Bertha’s Declawed Paws Were In Pain-Not Using The Litter Box-Needed Surgery

Our retired shop cat, Bertha, came to us declawed several years ago. She was kind of a jerk, and urinated outside of the litter box more often than we care to discuss.

Want to know why? Those giant chunks in the picture on the upper left are BONE FRAGMENTS left behind from her declaw surgery. They are massive, and were constantly jabbing into her with every single step she took. I’d be a jerk too!

Yesterday she had paw reconstruction surgery in St. Louis by The Pet Doctor, Marcy Hammerle, and we hope (know) that this will drastically improve her comfort and quality of life.

Declawing is not just cleanly removing the nail. It’s actually amputation of their toes around their first knuckle, which completely changes how they are able to walk, and more often than not results in chronic pain that your cat is probably very good at hiding.
These bone fragments are insanely common results of declaw surgeries. If it’s not that, it’s extensive tendon damage that results in arthritic, curled under toes that Nola, our downtown cat, had. It’s painful. It’s unnecessary. Your furniture isn’t worth this pain to your cat.

Please don’t declaw. Let us help you train your cat to scratch appropriately. Have our groomer, Denise put soft paws on your cat’s nails so they don’t cause damage to your furniture. If you’ve declawed in the past, learn more about the process and make different choices for future cats – we did!

If you want to learn more about this subject, please take a look at The Paw Project documentary. We have a copy at the stores we would be happy to loan out to you!

#AVMA2017 #AVMAmeets #CatVets #AVMAvets #AAHAHealthyPet #NYSVMS #vettech #AAHA2017 #CELasers #AAHAday #njvma #aesculight #AVMAconv #vcapethealth #banfield #CElasersvet

Precious-Bone Fragments & Abscesses-Repaired By Dr. Sarah Frei



Precious the cat was adopted yesterday from KC Pet Project into what we hope will now be her forever home. Precious was our longest term cat here at the shelter. She came in more than a year ago after her original owner died, and then was adopted and returned twice. She was an 8-year old, front declawed cat and had displayed behaviors, such as biting, that made finding placement for her difficult. We decided to x-ray Precious’ paws and what we found was disturbing. A botched declaw surgery years ago had left Precious with bone fragments and paw pad abscesses that surely caused her to feel intense pain with every step she had been taking!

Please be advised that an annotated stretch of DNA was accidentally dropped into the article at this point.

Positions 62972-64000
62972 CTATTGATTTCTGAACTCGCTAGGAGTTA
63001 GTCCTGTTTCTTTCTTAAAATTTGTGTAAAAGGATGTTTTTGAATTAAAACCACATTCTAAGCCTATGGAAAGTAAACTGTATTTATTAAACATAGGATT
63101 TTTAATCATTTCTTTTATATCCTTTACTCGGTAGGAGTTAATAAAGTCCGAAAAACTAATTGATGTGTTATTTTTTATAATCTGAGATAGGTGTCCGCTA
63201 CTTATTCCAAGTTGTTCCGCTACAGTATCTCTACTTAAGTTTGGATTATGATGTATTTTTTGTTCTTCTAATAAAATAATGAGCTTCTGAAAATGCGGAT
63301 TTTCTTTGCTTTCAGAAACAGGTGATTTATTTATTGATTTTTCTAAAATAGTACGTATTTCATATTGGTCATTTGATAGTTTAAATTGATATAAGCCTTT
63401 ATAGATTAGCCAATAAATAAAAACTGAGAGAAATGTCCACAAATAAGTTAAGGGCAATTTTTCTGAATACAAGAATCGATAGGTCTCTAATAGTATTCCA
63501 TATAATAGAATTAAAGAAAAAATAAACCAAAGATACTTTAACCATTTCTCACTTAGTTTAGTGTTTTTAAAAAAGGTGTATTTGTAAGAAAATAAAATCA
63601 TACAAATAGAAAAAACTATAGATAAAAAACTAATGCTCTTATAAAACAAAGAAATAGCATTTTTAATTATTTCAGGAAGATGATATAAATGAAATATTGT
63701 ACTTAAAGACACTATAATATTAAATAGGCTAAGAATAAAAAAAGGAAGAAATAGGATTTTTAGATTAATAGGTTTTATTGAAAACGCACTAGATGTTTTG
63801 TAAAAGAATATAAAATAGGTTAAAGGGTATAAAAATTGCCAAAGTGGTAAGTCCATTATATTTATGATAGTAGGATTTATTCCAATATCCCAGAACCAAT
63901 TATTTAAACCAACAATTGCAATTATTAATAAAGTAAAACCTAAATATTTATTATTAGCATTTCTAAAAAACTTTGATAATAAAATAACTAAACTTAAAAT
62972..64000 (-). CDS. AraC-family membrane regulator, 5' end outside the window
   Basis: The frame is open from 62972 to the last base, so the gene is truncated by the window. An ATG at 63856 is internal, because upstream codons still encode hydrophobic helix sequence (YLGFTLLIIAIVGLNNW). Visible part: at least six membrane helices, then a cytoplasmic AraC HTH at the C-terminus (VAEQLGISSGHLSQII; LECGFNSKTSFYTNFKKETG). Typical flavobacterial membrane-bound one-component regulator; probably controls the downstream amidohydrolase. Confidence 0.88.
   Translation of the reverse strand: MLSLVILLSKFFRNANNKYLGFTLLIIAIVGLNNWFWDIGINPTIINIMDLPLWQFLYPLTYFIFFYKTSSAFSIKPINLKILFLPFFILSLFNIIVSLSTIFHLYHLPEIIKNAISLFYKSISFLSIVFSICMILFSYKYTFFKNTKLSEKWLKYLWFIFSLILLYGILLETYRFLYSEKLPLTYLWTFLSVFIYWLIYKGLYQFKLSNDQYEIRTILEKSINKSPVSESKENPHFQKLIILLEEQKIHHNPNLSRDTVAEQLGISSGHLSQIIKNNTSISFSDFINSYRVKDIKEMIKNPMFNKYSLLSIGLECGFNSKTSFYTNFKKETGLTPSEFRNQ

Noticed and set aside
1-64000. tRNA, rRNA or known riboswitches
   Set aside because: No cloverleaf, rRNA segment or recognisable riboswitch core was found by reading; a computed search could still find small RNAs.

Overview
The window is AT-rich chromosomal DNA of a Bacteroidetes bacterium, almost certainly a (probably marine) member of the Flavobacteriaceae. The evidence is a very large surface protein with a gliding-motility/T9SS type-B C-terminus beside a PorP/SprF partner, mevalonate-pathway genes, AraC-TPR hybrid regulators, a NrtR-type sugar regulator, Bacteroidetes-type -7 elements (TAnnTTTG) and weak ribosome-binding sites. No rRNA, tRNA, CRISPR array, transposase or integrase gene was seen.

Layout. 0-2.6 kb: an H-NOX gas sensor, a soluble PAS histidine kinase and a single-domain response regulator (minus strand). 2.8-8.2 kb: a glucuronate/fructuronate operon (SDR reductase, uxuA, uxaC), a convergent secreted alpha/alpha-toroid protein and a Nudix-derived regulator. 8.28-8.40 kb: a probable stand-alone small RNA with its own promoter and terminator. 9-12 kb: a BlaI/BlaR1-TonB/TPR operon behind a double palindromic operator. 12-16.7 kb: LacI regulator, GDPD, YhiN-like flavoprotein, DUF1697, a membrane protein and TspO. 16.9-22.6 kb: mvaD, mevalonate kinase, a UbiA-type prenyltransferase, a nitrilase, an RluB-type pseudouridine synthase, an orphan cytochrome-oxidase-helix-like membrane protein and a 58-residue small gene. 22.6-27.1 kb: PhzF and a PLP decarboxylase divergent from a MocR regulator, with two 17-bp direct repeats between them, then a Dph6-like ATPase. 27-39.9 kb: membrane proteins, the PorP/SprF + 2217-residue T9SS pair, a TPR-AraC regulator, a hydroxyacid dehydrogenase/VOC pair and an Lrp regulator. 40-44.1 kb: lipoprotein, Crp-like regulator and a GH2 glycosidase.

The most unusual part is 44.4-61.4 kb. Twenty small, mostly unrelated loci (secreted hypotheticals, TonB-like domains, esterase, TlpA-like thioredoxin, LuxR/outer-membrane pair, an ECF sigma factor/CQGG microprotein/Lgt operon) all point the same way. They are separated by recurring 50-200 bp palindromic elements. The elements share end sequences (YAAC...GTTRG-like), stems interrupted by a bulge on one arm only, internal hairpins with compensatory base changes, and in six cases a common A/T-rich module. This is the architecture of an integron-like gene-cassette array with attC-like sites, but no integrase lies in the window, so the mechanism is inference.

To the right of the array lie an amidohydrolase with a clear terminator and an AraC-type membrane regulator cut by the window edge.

Our amazing veterinarian Dr.Sarah Frei performed the corrective surgery in-house on March 1st on all of Precious’ toes and removed the bone fragments that had caused her pain for several years. Her toes and paw pads healed and Precious became a sweet, friendly cat again. Yesterday our entire Cat Room cheered as Precious was going home. We’ve now implemented a new policy whereby all declawed cats admitted to our shelter will have their paws x-rayed to ensure they don’t have to suffer like Precious did for far too long. Great job Dr. Frei and our entire vet clinic team!

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Paw Project Removes Bone Pieces From Declawed Agressive Sydnee Cat

Sydnee, a cat from Kentucky, recently visited Dr. Nicole Martell-Moran (Paw Project-Indiana State Director) at the Cat Care Clinic of Indianapolis after her foster mom reached out for help using social media.

As a happy, healthy, affectionate kitten she was adopted out to a family that decided to have her declawed. After the surgery she became anti-social and aggressive, so the family decided to give her back to the foster mom after about a year. Now she lunges, tries to bite, and will not let anyone touch her. She has lost all trust in people. Last week another vet removed two large bone fragments that were regrowing nail, however one was still left behind and her chronic pain still needed to be addressed. These pictures detail the pain and her response. After the surgery she has shown small steps already that her pain is starting to reduce.

Please wish her well on the long road she had ahead of her to trusting us again.